If you’re measuring in terms of the amount of water the U.S. Coast Guard has to protect and patrol, the service’s 14th District – with sector commands in Honolulu and Guam; small boat stations at Honolulu, Kauai, Maui, and Apra Harbor; and one air station, Barber’s Point, from which HC-130 Hercules aircraft and MH-65 Dolphin helicopters conduct patrol and search and rescue missions – is by far the largest.
A map of the district’s U.S. exclusive economic zone (EEZ), or waters that project 200 miles outward from the nation’s 90,000 miles of coastline, shows eight large ring-shaped areas in the Pacific Ocean south and west of Hawaii, representing remote U.S. island commonwealths and territories. Of the total 3.4 million square nautical miles of U.S. EEZ, 43 percent resides within this region.
Because so many Pacific nations have the same challenges, District 14 has become adept with international engagement and diplomacy; among U.S. partners in the region, the Coast Guard is one of many of the nation’s eyes and ears.
Coast Guard Activities Far East (FEACT)
One way in which the Coast Guard engages with other Pacific nations is through Activities Far East, a forward-deployed operational command collocated with the headquarters of U.S. Forces Japan at Yokota Air Base, west of Tokyo. FEACT carries out its designated missions across a 41-nation region from Russia to New Zealand and from Madagascar to French Polynesia – a region containing the world’s largest ports and some of its most strategically important shipping routes.
Among the most significant FEACT missions is execution of the Coast Guard’s International Port Security program – the evaluation of trading partners’ maritime governance, port facilities, and personnel to ensure safety against terrorist threats. The program is conducted by a small cadre of international port security liaison officers (IPSLOs), deployed from FEACT’s offices in Japan, Singapore, and South Korea. Though an antiterrorism measure, the work of the IPSLOs in Pacific port facilities also has the potential to deter activities such as drug or contraband smuggling, human trafficking, or other transnational crimes.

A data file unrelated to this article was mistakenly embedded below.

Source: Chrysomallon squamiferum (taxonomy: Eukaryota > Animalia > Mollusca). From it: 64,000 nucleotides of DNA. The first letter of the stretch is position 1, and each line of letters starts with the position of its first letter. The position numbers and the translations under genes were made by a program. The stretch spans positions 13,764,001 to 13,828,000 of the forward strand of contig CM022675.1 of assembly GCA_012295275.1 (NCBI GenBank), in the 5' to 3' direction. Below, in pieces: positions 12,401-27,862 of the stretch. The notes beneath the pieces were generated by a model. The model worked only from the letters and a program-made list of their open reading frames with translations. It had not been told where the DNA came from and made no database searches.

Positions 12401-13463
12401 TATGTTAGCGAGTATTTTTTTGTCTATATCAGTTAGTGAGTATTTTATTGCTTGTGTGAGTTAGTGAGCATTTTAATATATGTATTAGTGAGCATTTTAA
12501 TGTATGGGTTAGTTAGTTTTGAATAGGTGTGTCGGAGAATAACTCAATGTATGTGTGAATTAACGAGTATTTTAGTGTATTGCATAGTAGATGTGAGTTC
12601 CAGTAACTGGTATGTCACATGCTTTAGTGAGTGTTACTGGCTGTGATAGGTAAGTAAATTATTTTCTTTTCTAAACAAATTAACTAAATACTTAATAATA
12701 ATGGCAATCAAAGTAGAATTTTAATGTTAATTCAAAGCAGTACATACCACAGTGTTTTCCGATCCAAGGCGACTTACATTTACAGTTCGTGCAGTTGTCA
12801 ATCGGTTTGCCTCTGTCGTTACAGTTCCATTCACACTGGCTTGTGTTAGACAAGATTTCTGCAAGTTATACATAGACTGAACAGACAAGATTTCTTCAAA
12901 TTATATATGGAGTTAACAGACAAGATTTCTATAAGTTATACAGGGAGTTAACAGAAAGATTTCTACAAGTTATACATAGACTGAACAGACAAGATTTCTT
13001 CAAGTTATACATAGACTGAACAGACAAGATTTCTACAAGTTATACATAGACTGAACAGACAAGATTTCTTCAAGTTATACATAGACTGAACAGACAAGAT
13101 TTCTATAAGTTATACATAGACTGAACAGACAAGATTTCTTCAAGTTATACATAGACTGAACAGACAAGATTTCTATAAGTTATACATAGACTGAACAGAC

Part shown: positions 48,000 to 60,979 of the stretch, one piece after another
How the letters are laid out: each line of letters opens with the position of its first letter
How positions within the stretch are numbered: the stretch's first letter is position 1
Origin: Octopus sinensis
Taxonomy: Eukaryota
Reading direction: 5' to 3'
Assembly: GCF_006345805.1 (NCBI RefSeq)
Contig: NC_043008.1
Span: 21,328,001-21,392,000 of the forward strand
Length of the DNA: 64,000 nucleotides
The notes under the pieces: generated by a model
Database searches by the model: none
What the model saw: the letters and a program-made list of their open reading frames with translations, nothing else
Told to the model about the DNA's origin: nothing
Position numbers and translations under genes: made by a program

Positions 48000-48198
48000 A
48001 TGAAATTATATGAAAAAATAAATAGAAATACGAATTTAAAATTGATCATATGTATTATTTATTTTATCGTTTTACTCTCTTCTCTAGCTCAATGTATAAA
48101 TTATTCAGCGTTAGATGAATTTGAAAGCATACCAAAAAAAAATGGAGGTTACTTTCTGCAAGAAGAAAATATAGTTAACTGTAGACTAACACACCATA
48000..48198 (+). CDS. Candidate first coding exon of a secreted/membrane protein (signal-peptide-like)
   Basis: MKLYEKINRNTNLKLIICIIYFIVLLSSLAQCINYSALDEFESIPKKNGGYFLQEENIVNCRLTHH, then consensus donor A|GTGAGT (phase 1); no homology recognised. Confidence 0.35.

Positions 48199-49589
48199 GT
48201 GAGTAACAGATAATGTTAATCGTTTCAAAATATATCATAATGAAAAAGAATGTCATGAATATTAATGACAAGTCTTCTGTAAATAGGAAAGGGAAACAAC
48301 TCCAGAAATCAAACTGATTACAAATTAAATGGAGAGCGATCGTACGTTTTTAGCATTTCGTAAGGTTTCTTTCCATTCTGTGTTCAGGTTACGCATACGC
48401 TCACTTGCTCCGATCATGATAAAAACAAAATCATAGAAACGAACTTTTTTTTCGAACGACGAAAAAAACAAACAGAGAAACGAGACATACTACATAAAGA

As Cmdr. Scott Kim, the district’s chief of Inspections and Investigations Branch, explains, IPSLOs have unique skills among Coast Guard members – their interface with foreign government agencies and port facilities is arranged and conducted in partnership with the U.S. Department of State, through the relevant U.S. embassy. Each IPSLO is responsible for assessing the security of port facilities in not one, but several nations in the region, requiring a diverse set of cross-cultural communication skills. The International Ship and Port Facility Security Code, which came into force in 2004, is the internationally accepted standard – which makes it the primary benchmark against which the Coast Guard measures effective security measures in foreign ports. The IPSLO reviews how the facility conducts risk management between potential threats and vulnerability of ships and port infrastructure. If a country is found to lack effective security measures, the IPSLO will guide and assist the country in improvement efforts and monitor their progress. In all cases, an IPSLO will promote best practices in areas such as monitoring and controlling access, security plans and equipment, and personnel.
“We have people from all different occupational specialties [serving as IPSLOs],” said Kim. “But these are proficient maritime professionals with good diplomatic skills who can work independently and represent the Coast Guard and the United States well.”
Partners in the Pacific
The 14th District plays an important role in several regional enforcement agencies, including the Pacific Islands Forum Fisheries Agency (FFA) and the Western and Central Pacific Fisheries Commission (WCPFC). With 17 member countries, the FFA helps countries manage, control, and develop their tuna fishery resources that fall within their 200-mile EEZ. The WCPFC is comprised of approximately 40 nations that regulate the fishery in the high seas regions. Within these partnerships, District 14 works closely to promote the conservation and sustainable use of migratory fish stocks.